All patients were prospectively recruited as part of an ongoing UK National Institute of Health Research Clinical Research Network study (UKCRN ID 6067; NCT03309722), investigating the molecular pathology of CRC and designed to identify novel biomarkers. Other results and further details from this ongoing study have been previously reported [10,37,65,66]. Study oversight activities and monitoring were performed at an independent clinical research organization. All patients provided written informed consent and the study was approved by the regional research ethics committee. Pathological verification of diagnosis and staging was in accordance with the Association of Coloproctology of Great Britain and Ireland guidelines . Information relating to patient demographics, pre-operative risk, imaging, surgery, pathological features, post-operative management and oncological outcomes were extracted. Exclusion criteria included evidence of a hereditary tumor, presence of multiple tumors, tumors with histologically identified extensive necrosis and tumors with synchronous metastases at presentation. Samples from patients with biopsy proven CRC were obtained fresh at the time of surgery. Patient characteristics are summarized in Table 1. Three consecutive patients, none of whom had received neoadjuvant chemotherapy or radiotherapy, were prospectively included. Immediately following excision of the surgical specimen, 1-2 cm diameter biopsies were taken from the tumor site and from normal colonic epithelium remote to the tumor, complying with the traditional view of resection margins in colorectal cancer surgery [68–70].
Table 1. Demographic and clinical characteristics of study patients.
|Patient ID||CRA-460-14 (1)||CRA-463-14 (2)||CRA-602-15 (3)|
|pTNM, pathological TNM stage (5th edition); AJCC, American Joint Committee on Cancer; EMVI, extramural vascular invasion; MSI, microsatellite instability|
Extraction of primary fibroblasts
We previously described a method for extracting primary fibroblasts from colorectal tissue specimens . Briefly, fresh tissue was collected in 10 ml phosphate buffered saline (PBS) supplemented with 2% (double-strength) penicillin–streptomycin (Penicillin (200 U/mL)–streptomycin (200 μg/mL; Sigma-Aldrich, Saint Louis, USA) and 0.1% (0.25 μg/mL) amphotericin B (Fungizone; Thermo Fisher Scientific, Waltham, USA) and washed 3 times with PBS. Tumor and normal biopsies were divided into 2-3mm fragments in sterile conditions. Each fragment was attached to one well in a 12-well tissue culture plate containing Dulbecco’s Modified Eagle’s Medium (DMEM; Sigma-Aldrich, Saint Louis, USA) supplemented with 20% fetal calf serum (FCS), 2% penicillin–streptomycin and 0.1% amphotericin B, and incubated at 37°C/ 5% CO2. Growth medium was changed every 72 h. Outgrowth of fibroblasts was typically seen at 4 weeks, when cells were expanded in the standard manner.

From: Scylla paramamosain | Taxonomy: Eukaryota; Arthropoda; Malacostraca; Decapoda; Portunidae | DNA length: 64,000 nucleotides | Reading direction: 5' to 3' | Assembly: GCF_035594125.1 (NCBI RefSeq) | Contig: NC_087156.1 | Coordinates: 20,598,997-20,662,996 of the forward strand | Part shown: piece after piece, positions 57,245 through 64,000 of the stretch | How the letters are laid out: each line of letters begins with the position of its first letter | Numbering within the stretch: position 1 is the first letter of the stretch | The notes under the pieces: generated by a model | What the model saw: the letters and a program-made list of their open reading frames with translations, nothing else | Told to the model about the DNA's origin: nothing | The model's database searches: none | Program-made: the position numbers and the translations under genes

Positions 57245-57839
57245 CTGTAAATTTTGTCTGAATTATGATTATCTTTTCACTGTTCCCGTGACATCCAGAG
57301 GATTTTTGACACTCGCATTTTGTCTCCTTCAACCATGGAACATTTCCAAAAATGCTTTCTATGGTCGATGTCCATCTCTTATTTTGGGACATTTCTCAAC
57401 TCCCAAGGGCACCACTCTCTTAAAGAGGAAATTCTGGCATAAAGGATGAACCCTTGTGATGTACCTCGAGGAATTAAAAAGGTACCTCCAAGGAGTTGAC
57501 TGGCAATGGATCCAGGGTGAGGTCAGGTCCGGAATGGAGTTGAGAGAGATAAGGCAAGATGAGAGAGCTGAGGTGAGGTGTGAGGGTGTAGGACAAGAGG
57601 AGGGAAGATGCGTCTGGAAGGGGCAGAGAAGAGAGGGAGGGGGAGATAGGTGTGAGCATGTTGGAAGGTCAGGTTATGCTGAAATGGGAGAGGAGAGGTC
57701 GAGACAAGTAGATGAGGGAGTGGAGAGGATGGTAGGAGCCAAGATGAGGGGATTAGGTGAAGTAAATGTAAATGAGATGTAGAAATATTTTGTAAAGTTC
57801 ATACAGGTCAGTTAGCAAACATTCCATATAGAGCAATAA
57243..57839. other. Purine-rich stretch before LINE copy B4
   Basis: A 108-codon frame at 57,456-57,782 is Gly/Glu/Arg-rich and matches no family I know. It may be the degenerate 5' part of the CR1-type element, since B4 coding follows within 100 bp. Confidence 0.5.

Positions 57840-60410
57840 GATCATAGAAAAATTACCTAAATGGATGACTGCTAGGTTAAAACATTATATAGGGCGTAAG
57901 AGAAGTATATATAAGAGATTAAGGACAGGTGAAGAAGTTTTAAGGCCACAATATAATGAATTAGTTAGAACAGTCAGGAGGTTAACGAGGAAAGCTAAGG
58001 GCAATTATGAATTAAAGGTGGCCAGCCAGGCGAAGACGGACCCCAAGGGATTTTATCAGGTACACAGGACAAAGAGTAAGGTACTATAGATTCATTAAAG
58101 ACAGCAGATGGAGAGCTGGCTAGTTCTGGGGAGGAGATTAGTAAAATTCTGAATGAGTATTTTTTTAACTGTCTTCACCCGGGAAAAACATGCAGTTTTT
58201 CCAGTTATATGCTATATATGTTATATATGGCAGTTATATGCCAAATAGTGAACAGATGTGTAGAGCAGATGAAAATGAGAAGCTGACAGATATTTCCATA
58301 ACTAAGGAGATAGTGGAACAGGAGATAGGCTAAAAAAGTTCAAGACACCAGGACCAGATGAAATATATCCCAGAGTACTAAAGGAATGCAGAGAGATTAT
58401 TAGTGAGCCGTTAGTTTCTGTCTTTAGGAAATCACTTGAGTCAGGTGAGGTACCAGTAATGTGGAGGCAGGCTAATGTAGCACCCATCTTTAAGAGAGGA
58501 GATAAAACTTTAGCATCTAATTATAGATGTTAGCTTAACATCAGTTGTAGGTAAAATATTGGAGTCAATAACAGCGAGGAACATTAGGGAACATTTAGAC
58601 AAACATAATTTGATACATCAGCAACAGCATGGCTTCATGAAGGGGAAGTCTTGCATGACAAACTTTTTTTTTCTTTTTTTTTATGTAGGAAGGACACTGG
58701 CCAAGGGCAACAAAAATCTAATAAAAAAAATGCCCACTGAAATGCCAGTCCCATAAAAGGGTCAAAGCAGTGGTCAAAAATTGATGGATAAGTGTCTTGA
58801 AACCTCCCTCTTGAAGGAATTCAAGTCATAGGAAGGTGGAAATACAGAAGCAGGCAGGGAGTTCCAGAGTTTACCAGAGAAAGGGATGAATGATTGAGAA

Isolation of exosomes
Exosomes were isolated by differential ultracentrifugation as previously described . Briefly, fibroblasts were grown to 70% confluency in 12 175 cm2 flasks (3-4x107 cells), at which point the growth medium was replaced with equivalent medium containing exosome-free FCS. After 72 h, conditioned medium was harvested and centrifuged at 400 g for 5 min at 4oC to pellet cellular contaminant, followed by 2000 g for 10 min at 4oC to pellet debris. The supernatant was then passed through a 0.22 μm filter and ultracentrifuged at 100 000 g for 75 min at 4oC using the TFT 50.38 rotor (Sorvall, Cambridge, UK). The resulting exosome pellets were pooled, washed with PBS and ultracentrifuged again at 100 000 g. The final exosome pellet was solubilized in 200 μl PBS and stored at -80oC. We submitted all relevant data pertaining to exosome isolation and characterization to the EV-TRACK knowledgebase to assess the quality of our methodology (EV-TRACK ID: JZ2312SI) .
Total cellular RNA was isolated using the miRNeasy mini kit (Qiagen, Hilden, Germany) and total exosomal RNA using the miRNeasy micro kit (Qiagen, Hilden, Germany), as per the manufacturer instructions. Briefly, 700 μl QIAzol lysis reagent was added to the cells or exosomes and the sample disrupted and homogenized by passage through a 20G needle (cells) or vortexing for 1 min (exosomes). The homogenate was then incubated at room temperature for 5 min. 140 μl chloroform was added to the homogenate, mixed thoroughly and incubated for a further 2 min at room temperature. The mixture was centrifuged at 12 000 g for 15 min at 4oC, after which the aqueous phase was collected. One and a half volumes of 100% ethanol were added to the aqueous phase and centrifuged in 700 μl aliquots through an RNeasy Mini (cells) or RNeasy MinElute (exosomes) spin column at 10 000 g for 15 s at room temperature. The spin column was then washed twice with RPE buffer (cells), or with RWT followed by RPE followed by 80% ethanol (exosomes). RNA was eluted with 30 μl (cells) or 14 μl (exosomes) nuclease free water. RNA concentration and quality were measured by spectrophotometer (Nanodrop, Thermo Fisher, Waltham, USA) and Bioanalyzer (Agilent, Santa Clara, USA; Supplementary Fig. 1).